Neandertools

Perspective

on January 1, 2014
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Researchers were surprised to discover recently that the Neanderthals of Europe were probably using sophisticated bone tools before other humans moved into the region.

Lissoir

Images courtesy: Abri Peyrony & Pech-de-l’Azé I Projects

A bone tool called a lissoir found in a cave in southwestern France suggests that Neanderthals had sophisticated ways of working leather.

Evolutionary scientists believe that about 40,000 years ago, so-called Cro-Magnon people were replacing the Neanderthals. Near that time, they say, Neanderthals began to exhibit behavior associated with these new arrivals in Europe. That included the use of bone tools and body ornaments. For years, evolutionists have debated whether the Neanderthals developed these skills independently or as a result of contact with modern humans. Their evolutionary bias makes them assume that Neanderthals were not capable of the same degree of abstract thought and creativity as humans living today.

A study appearing in the Proceedings of the National Academy of Sciences* reports that a specialized bone tool, the lissoir, was found among Neanderthals at two different sites and carbon dated to 41,000–47,000 years ago, a time before so-called modern humans arrived in Europe.** This smoothing tool was used to make animal hides tougher and more impermeable. It was made by grinding and polishing bone rather than chipping rock, and it had not been associated with the more “primitive” Neanderthals. The bone tool is evidence either that Neanderthals were capable of inventing such a specialized tool or that they encountered other humans earlier than previously thought. The study’s authors even raise the possibility that Neanderthals introduced the tool to Cro-Magnon humans rather than the other way around.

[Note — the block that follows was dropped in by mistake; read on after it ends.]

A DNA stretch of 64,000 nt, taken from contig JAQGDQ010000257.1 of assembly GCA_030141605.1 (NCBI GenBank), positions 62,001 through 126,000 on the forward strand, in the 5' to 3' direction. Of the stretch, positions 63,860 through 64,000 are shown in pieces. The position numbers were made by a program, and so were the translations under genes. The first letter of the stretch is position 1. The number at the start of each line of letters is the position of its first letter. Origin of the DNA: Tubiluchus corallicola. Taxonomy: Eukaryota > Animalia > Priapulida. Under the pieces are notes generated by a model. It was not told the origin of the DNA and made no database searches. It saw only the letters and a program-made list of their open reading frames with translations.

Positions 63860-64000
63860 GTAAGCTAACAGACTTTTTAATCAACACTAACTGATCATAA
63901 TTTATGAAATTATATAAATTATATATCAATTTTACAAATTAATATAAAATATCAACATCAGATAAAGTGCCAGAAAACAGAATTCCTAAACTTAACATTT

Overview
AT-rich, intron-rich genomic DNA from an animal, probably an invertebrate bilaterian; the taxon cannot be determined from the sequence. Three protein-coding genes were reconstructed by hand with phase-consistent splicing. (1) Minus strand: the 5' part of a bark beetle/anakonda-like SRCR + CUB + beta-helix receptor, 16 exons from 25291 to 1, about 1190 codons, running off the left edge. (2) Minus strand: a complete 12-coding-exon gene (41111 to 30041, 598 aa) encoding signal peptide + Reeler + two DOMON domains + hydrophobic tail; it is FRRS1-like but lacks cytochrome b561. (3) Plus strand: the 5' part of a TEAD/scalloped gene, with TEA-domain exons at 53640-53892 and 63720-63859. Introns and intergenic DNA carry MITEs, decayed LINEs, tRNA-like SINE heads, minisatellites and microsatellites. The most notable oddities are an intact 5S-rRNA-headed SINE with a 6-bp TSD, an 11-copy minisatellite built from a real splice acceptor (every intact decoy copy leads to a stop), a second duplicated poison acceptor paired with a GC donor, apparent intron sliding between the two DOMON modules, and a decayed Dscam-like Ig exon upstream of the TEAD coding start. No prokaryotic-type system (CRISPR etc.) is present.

Of course, regardless of whether Neanderthals independently developed such tools, they did not live 40,000–50,000 years ago, and they were certainly no less human than we are. Humanness does not depend on technology or advanced culture but on the image of God, imparted to Adam and Eve at Creation and passed on to all of their descendants. After the Flood, all the original people who were dispersed from the Tower of Babel would have been familiar with toolmaking.

As scientists learn more about Neanderthal people, their discoveries fall in line with what the Bible tells us. Neanderthals buried their dead in graves, wore jewelry, and tailored their clothing. They showed creativity and problem-solving skill. They were not less-evolved predecessors of modern humans. They were simply people who split off after the Tower of Babel, about 4,000 years ago.

Lissoir

Images courtesy: Abri Peyrony & Pech-de-l’Azé I Projects

Neanderthals might have used the tools known as lissoirs, or burnishers, to make hides tougher and more waterproof.

*http://pnas.org/content/early/2013/08/08/1302730110

**For a review of carbon-based dating, see http://www.answersingenesis.org/articles/am/v5/n4/carbon-dating.

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